The man who perceived 1960's Great Britain to be "a modern furniture desert" and then set about transforming it.
We were very sorry to hear of the death last week of Zeev Aram, the much-admired and influential founder and chairman of Aram Designs Ltd. In his honour, we are pleased to be able to run this edited version of an essay by collectible design specialist Michael McCollum.
ZEEV ARAM’S CAREER as a designer, commissioner and most notably retailer of modern design spanned six decades. He opened his first enterprise, a showroom and interior design practice, on the King’s Road in Chelsea in 1964, and the most recent incarnation of his vision – the ARAM store and Aram Gallery on Drury Lane, completed in 2002 – still flourishes. In the intervening years, the appreciation of modern and contemporary design by the British public has changed radically – a development influenced in part by Aram’s introduction of a number of pieces to the UK market that are, indisputably, iconic additions to the design lexicon.
An unlikely person to have become a British design impresario, Aram began a career in the Israeli navy, then came to London in the late 1950s to study interior and furniture design at the Central School of Art and Design. On graduating, he worked with Ernö Goldfinger, Sir Basil Spence and Andrew Renton before establishing Zeev Aram and Associates interior designers and Zeev Aram Designs Ltd furniture showroom in 1964 at the age of 33. It was dissatisfaction with what was available as a young designer that prompted Aram to open the shop alongside his design business. Aram recalls at the time that only the odd pieces of Eames were available, that the UK was, in his words, “a modern furniture desert”.
To redress this Aram energetically pursued the rights to Marcel Breuer’s tubular steel furniture, introducing the pieces to the UK market at his shop, where they accompanied some of his own designs. In 1966, Le Corbusier’s and Charlotte Perriand’s 1920s classics were added to the retail selection. At this point their furniture was being produced in tiny quantities in Paris workshops – Aram was at the forefront of initiating a more ambitious level of manufacture. Aram also introduced contemporary Italian design to the UK market in the mid-1960s, including furniture by Vico Magistretti, Carlo Scarpa and the Castiglioni brothers, while in 1968 he introduced Hans Coray’s perforated aluminium ‘Landi’ chair. It is now produced by Zanotta, renamed the ‘Spartana’.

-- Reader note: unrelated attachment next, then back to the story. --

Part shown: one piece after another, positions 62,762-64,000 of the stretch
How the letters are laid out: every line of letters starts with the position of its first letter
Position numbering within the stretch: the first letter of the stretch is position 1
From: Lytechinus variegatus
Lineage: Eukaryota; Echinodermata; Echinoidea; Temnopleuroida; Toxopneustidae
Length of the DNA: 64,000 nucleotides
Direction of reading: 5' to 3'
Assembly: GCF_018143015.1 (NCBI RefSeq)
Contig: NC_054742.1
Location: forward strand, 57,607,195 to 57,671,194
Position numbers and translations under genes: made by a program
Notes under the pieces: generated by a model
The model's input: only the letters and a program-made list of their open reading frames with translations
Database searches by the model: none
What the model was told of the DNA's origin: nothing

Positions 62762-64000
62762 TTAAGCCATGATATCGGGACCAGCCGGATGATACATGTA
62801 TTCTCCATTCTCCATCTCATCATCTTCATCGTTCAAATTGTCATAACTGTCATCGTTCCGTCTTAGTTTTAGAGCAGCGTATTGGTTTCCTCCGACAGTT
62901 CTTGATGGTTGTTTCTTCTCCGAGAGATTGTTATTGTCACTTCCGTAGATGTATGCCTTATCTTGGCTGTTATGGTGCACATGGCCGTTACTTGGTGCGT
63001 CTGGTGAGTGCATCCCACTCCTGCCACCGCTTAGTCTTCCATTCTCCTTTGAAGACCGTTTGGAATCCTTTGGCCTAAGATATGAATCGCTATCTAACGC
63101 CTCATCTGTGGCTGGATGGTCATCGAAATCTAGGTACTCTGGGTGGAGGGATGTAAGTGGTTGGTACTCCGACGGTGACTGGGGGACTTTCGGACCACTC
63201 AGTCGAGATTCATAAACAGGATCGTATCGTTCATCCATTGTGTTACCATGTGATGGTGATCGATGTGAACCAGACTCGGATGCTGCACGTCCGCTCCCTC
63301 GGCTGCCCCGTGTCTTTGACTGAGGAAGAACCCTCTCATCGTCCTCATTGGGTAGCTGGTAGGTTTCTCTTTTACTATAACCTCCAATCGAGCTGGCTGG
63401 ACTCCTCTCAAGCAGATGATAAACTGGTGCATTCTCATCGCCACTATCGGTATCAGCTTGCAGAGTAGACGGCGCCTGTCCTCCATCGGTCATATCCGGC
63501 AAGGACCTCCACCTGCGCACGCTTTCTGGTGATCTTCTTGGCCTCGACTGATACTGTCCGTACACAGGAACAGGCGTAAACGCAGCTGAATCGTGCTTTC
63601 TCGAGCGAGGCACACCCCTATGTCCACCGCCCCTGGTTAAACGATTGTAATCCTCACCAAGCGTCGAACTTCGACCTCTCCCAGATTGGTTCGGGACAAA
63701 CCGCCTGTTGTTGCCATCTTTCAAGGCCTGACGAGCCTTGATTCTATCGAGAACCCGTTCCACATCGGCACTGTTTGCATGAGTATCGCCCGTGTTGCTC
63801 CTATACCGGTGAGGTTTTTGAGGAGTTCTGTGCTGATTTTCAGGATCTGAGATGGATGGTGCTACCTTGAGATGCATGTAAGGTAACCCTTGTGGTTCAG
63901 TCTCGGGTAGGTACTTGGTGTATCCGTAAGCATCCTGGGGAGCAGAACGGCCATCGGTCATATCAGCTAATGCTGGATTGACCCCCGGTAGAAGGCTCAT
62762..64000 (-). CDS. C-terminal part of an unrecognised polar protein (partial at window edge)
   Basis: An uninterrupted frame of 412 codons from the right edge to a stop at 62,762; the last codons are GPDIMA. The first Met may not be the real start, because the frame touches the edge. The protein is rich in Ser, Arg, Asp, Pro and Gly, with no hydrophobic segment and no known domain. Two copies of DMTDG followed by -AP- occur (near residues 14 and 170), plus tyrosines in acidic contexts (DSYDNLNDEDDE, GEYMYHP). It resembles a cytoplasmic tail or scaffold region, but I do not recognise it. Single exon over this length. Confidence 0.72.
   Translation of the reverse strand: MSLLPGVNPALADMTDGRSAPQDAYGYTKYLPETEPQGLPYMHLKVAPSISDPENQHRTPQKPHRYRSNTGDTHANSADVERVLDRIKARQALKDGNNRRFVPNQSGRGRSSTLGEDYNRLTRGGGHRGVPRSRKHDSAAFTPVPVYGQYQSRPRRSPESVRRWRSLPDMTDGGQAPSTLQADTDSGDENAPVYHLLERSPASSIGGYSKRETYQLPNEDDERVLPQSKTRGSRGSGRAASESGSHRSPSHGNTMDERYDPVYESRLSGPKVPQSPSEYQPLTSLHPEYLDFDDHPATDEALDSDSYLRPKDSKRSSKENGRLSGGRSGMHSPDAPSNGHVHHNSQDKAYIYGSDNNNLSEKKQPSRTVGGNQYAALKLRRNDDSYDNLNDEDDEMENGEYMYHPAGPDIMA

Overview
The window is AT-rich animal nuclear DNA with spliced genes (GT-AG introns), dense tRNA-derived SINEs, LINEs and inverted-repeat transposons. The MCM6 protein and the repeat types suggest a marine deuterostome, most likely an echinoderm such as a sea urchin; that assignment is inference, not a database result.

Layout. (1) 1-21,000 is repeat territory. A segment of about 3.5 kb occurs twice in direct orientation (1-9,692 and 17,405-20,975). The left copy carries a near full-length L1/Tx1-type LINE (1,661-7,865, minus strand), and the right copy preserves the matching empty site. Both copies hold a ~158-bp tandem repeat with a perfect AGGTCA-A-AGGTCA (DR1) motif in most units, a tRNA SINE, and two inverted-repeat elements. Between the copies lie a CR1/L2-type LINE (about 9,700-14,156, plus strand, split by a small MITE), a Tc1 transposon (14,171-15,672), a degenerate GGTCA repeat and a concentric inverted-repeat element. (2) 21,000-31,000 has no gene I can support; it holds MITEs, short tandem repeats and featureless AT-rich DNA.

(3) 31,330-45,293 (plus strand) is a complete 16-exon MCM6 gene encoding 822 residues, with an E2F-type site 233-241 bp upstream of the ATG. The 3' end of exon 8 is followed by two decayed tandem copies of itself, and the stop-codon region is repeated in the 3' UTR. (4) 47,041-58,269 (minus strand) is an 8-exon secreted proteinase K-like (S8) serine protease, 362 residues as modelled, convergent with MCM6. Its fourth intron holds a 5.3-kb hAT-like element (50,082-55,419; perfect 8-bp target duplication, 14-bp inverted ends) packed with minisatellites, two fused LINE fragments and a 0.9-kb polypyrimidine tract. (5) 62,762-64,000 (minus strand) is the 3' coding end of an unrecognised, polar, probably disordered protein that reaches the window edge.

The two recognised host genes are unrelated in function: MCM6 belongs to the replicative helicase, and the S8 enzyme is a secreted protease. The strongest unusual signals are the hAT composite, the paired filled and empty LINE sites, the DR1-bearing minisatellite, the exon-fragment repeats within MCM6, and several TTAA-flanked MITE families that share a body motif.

The ARAM showroom preceded the opening of Terence Conran’s Habitat, situated just a few hundred yards away, by several months. It was of course much smaller, dealing exclusively in furniture and lighting in comparison to the comprehensive selection of homeware sold in Habitat. The showroom had previously been a restaurant, but Aram transformed the space into a stark, minimalist interior with large uninterrupted glass windows to display the furniture. It was important to Aram that these pieces were as conspicuous as possible and the white interior was constructed to allow a clear view of the entire shop; the showroom featured a mezzanine floor and tubular steel railings to complement the reproductions sold.
While pop culture, exuberance of colour and period revivalism were all the rage, Aram’s stark merchandise and setting countered the counter-culture. The designer would stand outside listening to the comments of passers-by. The shop was regarded as ‘clinical’, and people wondered why anyone would want to buy ‘hospital furniture’. Even while receiving hate mail, he judged no publicity to be worse than no publicity; his biggest fear was that “people would just walk past”.
Rising rents, the need for more space and a changing zeitgeist led Aram to close the Kings Road showroom in 1973 and move the business to Covent Garden. From here, in 1975, he made the bold decision to bring the long forgotten designs of Eileen Gray out of obscurity and into the marketplace. Aram met Gray and, after long discussions, won her confidence and the exclusive licence to manufacture her designs for the first time in factory, rather than workshop, numbers.